Last night for reasons I don’t recall I had the occasion to “Google” socialism. It’s a pretty responsible definition .

Wikipedia, also, has a convoluted but responsible definition, Socialism is a political, social and economic philosophy encompassing a range of economic and social systems characterized by social ownership of the means of production and workers’ self-management of enterprise, including the political theories and movements associated with such systems. Social ownership can be public, collective or cooperative ownership, or citizen ownership of equity. There are many varieties of socialism and there is no single definition encapsulating all of them, with social ownership being the common element shared by its various forms.”

An image search of “Socialism,” however, brought up propaganda.

Socialism is NOT totalitarianism, and it’s not Communism. In my little world small-scale socialism is everywhere. One of the most successful business models in rural areas is the co-op. A couple examples from the San Luis Valley? Our rural electric company is a co-op, the local bookstore is a co-op, the store selling farming equipment is a co-op.

This disconnect annoys me. Here we are with many active socialist systems helping maintain the very vulnerable economy of the San Luis Valley. One of the most consistent, long-term employers in the Valley is La Puente. Here is the mission statement of this organization:

La Puente is our community’s response to address the effects of poverty by providing a safety net of services, where individuals and families get what they need to stabilize, heal, strengthen, and ultimately thrive.

This organization runs at least 3 businesses at a profit and profits are returned to the organization. BUT it’s kept afloat by support from donations from people in the Valley, foundations and tax dollars. It is socialism in action. Of course, this is VOLUNTARY socialism. No one HAS to join these co-ops. We’re not taxed for their existence.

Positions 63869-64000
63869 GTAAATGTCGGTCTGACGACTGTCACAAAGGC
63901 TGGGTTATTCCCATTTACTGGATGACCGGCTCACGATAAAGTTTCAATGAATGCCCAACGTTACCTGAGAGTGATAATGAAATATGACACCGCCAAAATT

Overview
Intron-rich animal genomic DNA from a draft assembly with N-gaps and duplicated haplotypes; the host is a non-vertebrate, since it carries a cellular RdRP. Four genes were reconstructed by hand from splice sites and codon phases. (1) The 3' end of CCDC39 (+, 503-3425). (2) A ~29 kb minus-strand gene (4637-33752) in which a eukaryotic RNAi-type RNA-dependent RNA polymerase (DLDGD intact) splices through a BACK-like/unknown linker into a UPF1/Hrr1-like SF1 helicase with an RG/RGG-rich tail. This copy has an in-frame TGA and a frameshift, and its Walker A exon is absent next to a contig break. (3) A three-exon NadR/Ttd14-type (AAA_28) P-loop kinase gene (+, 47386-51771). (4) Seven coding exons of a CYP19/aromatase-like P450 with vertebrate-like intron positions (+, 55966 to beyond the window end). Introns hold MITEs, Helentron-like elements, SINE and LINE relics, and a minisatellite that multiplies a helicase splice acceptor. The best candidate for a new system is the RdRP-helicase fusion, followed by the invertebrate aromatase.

Socialism in the United States — for which we’re taxed — includes schools, roads, infrastructure, emergency services, things which have been deemed so essential to the people that the government (which is WE the people) has determined that taxation should pay for them. My intensely, ideologically NON-socialist world has inflicted us with a one cent sales tax for the construction of a better exhibition and rodeo complex than we have now. We need it. The existing facility is really ugly and, some say, unsafe. The two main money-raising events in my little town are the Monte Vista Crane Festival and the Ski-Hi Stampede Fair and Rodeo — both held at the Ski-Hi Complex. The community voted for the tax and now the City Council is soliciting volunteers to monitor the money that comes in.


When I see Bernie up there, turning red and gesturing like a mad man yelling “Socialism!” I want to shout back, “Nobody knows what you’re talking about! The people whose votes you need think you’re a radical leftist commie scum!” His cluelessness irks me. Many people in places like this, people who voted for Trump, die-hard Republicans, also believe socialism is, always and inevitably, communist totalitarianism. Bernie doesn’t seem to understand we’re not involved in ideological warfare. It’s far more concrete than was the Cold War. He has to get votes. Having (as he does) Trump’s support should make his candidacy very suspect to voters. It’s, to me, a huge red-flag, “I want to run against Bernie because he won’t win.”

Watching the Democratic debates (for the second time) was also annoying. I think, by now, we know what they all stand for. What we don’t know is whether any of them have a stragedy for being Offal. A red-faced man of eighty screaming “Socialism!” is not the way to do it.

21 thoughts on “Socialism